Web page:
Madelein (MSK): AI is already everywhere, and we’re not going to be able to keep it out of museums. So it’s better to start thinking about the best way to use it in museums.

You chose two works from the collection: from the 19th century, Jenny Montigny’s painting ‘The Cattle Stable’, and from the early 20th century, ‘Seated Woman at the Window’ by Rik Wouters. Why did you pick these?

Madelein (MSK): I chose them. These are works that are both in a good location in the museum and that are either by a woman or feature a woman. That gave us two opportunities to let a woman speak, which I think is important given that the MSK doesn’t have a lot of works by women in its collection.

Dennis (LMLM): And they’re human figures. It makes more sense for people to talk to a woman rather than a snowy landscape or an abstract shape. (He laughs.)

What information did you base your input on?

Dries (LMLM): The prompt, which is the information that you give AI so it can formulate its answers, was a concise summary of the information that we thought was most important: what do you see in the picture, who created it - that was about a page of text. We didn’t give it much about the wider historical context; that’s something the software generates itself.

What do you mean by ‘wider historical context’?

Dennis (LMLM): With the Jenny Montigny painting, that was the context of labourers and farmers in the 19th century. We gave it the century, the location and the fact that it was the beginning of the industrial age, all in one sentence, and the software extrapolated from that.

Dries (LMLM): But you can also ask AI questions about all kinds of other things and the lady in the painting will answer those too. For instance: What would you name that cow standing behind you? What’s your favourite food? Your favourite colour?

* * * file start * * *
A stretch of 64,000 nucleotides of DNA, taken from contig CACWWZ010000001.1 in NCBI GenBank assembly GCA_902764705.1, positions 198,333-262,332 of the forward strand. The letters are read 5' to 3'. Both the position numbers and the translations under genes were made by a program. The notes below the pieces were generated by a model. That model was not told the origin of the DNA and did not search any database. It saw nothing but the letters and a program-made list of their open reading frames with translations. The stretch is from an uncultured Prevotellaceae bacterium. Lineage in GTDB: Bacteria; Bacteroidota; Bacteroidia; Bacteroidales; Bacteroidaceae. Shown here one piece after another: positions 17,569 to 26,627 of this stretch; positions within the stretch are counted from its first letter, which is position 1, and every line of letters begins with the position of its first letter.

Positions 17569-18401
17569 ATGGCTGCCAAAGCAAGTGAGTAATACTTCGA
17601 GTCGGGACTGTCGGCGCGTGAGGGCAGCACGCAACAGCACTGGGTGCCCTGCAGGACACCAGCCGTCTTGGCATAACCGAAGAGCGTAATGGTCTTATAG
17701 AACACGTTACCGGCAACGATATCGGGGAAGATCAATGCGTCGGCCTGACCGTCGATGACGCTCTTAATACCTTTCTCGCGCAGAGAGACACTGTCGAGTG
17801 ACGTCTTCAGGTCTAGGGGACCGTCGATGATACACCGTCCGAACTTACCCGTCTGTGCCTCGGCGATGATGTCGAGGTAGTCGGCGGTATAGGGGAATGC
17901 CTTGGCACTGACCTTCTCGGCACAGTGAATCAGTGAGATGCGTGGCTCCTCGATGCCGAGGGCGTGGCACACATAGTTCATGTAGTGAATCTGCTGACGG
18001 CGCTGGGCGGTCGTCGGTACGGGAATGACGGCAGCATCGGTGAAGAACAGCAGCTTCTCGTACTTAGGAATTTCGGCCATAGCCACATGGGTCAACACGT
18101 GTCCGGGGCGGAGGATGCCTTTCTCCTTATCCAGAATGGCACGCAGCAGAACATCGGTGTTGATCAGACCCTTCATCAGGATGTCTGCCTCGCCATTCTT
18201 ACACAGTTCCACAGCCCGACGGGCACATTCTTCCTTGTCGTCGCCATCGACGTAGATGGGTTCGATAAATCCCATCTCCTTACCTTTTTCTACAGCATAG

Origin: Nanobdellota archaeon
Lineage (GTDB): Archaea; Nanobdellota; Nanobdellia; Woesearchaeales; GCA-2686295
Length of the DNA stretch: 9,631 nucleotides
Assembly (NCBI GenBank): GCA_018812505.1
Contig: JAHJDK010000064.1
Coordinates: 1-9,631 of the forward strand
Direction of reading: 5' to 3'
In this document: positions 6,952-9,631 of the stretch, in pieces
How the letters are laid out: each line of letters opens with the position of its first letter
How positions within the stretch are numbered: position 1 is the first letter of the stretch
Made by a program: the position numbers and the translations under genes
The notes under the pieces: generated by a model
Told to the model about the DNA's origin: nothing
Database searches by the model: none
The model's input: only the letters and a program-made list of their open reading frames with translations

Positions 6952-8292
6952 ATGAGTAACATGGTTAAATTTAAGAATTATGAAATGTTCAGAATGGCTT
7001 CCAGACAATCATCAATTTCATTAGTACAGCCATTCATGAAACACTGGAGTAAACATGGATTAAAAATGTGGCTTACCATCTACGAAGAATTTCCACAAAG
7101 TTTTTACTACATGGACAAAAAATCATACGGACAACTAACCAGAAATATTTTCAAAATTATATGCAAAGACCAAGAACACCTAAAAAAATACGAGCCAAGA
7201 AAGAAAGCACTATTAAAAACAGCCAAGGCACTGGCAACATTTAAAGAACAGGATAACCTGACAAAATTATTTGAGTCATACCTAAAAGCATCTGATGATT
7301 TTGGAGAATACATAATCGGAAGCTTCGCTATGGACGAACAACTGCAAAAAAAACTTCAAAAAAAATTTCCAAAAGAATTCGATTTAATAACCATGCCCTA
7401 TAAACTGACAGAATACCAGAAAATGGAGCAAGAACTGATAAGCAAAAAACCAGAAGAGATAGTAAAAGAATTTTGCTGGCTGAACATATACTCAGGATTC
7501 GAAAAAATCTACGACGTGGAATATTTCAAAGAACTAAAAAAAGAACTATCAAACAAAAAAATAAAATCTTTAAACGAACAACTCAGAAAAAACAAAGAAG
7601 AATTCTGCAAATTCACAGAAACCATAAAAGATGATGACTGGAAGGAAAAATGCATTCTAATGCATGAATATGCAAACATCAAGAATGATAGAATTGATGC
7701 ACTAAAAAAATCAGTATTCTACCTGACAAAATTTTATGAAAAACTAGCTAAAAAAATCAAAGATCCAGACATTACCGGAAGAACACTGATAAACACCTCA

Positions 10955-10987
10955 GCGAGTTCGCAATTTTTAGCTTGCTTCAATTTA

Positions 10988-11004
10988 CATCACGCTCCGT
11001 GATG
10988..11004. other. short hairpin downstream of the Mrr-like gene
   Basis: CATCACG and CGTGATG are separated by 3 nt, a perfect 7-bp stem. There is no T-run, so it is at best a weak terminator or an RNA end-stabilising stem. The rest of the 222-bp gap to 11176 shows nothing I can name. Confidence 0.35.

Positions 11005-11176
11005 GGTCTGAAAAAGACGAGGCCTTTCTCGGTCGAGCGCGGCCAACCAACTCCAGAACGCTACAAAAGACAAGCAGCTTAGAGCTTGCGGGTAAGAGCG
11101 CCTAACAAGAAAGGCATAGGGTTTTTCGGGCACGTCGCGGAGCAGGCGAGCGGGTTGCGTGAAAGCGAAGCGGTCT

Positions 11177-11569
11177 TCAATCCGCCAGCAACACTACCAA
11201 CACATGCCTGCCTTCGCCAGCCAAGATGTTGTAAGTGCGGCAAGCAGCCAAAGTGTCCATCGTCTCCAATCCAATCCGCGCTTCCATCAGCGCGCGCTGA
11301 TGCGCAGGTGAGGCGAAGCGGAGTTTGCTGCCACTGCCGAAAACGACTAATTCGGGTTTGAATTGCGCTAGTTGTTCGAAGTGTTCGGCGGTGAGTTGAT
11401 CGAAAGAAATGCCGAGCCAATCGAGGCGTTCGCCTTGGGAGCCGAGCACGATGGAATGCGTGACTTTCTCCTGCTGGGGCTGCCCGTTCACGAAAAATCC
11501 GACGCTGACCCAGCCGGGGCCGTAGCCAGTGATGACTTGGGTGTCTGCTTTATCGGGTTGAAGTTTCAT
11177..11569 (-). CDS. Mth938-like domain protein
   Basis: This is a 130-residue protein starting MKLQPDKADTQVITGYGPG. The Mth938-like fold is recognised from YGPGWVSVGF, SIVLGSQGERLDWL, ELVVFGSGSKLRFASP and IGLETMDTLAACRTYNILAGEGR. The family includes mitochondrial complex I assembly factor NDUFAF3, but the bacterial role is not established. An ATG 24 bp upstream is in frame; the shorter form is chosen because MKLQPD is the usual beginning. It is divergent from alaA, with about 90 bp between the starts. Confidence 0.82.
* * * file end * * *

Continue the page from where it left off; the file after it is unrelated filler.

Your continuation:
Have you done any other projects with conversational AI?

Dennis (LMLM): We did another test project involving a woman with dementia, as a way for trainee nurses to practise conversations. That means the trainer doesn’t have to participate in the conversation with the student, and it also enables more objective evaluations. With the Flemish employment office VDAB we looked at AI as a tool for practising job interviews. People often skip an interview due to nerves, but this technology can help them prepare and equip them to deal with difficult situations.

One really special thing about conversational AI is that you actually feel a personal connection to the application. Once you’ve spent 20 minutes talking to Nel or to Rik Wouters, you could almost forget it’s AI.

Kind of like in the film ‘Her’.

Dennis (LMLM): Exactly. Talking to a human being is a much more emotional experience than chatting with a computer.

What’s the funniest answer that the paintings have come up with so far?

Madelein (MSK): Someone asked one to recite all the decimals of pi. And once when I was in the gallery, the woman in Jenny Montigny’s ‘Cattle Stable’ suddenly said ‘It’s kind of stinky in here.’ After all, she was sitting in a cattle stable! (She laughs.)

Dries (LMLM): To encourage people to start a conversation, we had told AI to say something spontaneously at regular intervals.

Dennis (LMLM): And when I asked her which other painting she would like to be, she said ‘Girl with a Pearl Earring’.

Madelein (MSK): We’ll have to fix that so she chooses one from the MSK collection! (She laughs.)

To find out more, visit the Lean Mean Learning Machine web page.